In chapters on architectural drawings, maps and mapping conventions, topographical views and other visual sources including models, pattern books, guide books and photographs, a group of architectural and art historians explain the provenance, purpose and terminology of a range of visual sources from the 16th to 20th centuries, and how they can help – and sometimes hinder – an understanding of an original building and its history.
The History of the Crossword
The World's Most Famous Word Puzzle
The crossword puzzle dates from 1913, when the first ‘Word-Cross’ appeared in New York World. The rest of the story is told here by a master of the modern cryptic puzzle, John Halpern, aka Paul (The Guardian), Mudd (The Financial Times), Anon (The Times) and Dada (The Telegraph). He also describes different types of crossword, profiles the great setters, giving examples of their creations, and provides guidance on setting and solving crosswords.
Portillo's Hidden History of Britain
Beginning with Shepton Mallet prison, which had been in use for 400 years when it closed in 2013, Michael Portillo investigates the stories hidden within the walls of twelve buildings that illuminate aspects of Britain’s modern history. Through structures including Brighton’s sewer system, Imber village in Wiltshire, a nuclear bunker in Cambridge and the New Victoria cinema in Bradford, he explores four themes: crime and emergency, life and death, defence, and ‘People’s Pleasure Domes’.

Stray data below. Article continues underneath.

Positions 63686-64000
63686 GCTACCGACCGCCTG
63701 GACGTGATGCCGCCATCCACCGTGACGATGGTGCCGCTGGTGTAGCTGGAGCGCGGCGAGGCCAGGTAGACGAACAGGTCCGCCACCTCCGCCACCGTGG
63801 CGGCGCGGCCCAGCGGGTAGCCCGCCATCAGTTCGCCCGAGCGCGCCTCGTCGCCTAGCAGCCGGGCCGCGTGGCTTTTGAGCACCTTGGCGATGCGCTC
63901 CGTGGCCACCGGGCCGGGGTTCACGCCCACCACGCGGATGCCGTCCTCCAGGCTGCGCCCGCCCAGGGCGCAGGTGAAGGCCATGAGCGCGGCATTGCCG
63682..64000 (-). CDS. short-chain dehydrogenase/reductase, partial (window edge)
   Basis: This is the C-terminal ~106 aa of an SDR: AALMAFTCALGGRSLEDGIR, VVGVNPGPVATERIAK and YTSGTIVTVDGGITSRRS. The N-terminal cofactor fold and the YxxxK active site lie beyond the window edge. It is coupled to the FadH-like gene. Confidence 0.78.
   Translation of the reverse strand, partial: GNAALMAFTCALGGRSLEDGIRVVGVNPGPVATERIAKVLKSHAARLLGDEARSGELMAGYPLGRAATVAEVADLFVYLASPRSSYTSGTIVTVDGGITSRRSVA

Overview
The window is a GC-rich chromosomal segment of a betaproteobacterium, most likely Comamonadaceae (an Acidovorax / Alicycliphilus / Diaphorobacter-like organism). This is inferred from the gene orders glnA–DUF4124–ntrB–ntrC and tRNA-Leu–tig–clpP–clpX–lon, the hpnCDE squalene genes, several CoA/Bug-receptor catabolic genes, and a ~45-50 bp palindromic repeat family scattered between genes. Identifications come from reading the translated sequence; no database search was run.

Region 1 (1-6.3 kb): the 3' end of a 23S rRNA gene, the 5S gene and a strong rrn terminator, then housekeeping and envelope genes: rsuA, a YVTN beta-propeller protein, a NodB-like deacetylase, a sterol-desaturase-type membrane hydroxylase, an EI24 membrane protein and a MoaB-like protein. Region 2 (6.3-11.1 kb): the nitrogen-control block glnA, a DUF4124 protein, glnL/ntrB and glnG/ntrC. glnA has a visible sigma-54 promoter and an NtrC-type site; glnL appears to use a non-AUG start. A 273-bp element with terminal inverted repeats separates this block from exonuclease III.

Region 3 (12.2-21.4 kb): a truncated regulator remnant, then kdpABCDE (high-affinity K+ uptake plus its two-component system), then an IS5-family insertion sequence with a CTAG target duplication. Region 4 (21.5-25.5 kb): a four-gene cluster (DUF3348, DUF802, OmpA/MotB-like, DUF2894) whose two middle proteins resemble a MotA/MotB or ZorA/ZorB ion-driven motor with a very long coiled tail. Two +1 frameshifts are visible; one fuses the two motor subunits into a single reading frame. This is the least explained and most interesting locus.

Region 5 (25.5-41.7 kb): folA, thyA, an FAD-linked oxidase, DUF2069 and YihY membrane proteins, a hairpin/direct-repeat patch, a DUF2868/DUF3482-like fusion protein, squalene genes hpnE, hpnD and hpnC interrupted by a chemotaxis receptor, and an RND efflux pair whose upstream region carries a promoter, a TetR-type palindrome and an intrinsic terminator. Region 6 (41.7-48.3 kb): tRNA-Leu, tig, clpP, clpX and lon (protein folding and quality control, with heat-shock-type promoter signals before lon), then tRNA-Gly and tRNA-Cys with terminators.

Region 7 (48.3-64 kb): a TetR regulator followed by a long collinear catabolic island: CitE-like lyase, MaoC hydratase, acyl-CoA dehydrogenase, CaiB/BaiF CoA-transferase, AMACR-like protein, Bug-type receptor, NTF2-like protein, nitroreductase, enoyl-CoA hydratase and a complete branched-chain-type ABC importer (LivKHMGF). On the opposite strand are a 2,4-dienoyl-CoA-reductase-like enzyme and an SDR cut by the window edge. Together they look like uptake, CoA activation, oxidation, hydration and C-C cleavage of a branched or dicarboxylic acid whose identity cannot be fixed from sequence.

The Anglo-Saxon Church of All Saints, Brixworth, Northamptonshire
Survey, Excavation and Analysis, 1972–2010
The church of All Saints at Brixworth, dating from the eighth century, is a building of outstanding importance and it has been the subject of archaeological study since 1972. This volume is the meticulously detailed report of that 40-year-long project.
Sailing and Soaring
The Great Liners and the Great Skyscrapers
Beginning with New York’s Singer Building, which at 612 feet on completion in 1908 was the world’s tallest building, and Cunard’s Lusitania and Mauretania, both Blue Riband winners for their astonishing speed, this book compares nine of the most iconic Manhattan skyscrapers with many of the great transatlantic liners, including Queen Mary and Allure of the Seas, exploring the history of their construction, interior design, various uses and regrettable, though inevitable, demise.
Irreplaceable: A History of England in 100 Places
Bletchley Park and Blenheim Palace, Lindisfarne Priory, the Martyrs’ tree in Tolpuddle, and a water pump in Broadwick Street, Soho, are a few of the historically meaningful places that were nominated by the public and selected by Historic England’s experts for the Irreplaceable project. Arranged by ten themes, from science and discovery to protest, the book offers a richly illustrated, multi-faceted history of the country, explored through the landscapes and built environments around us today.
Jewish Heritage in Britain and Ireland
An Architectural Guide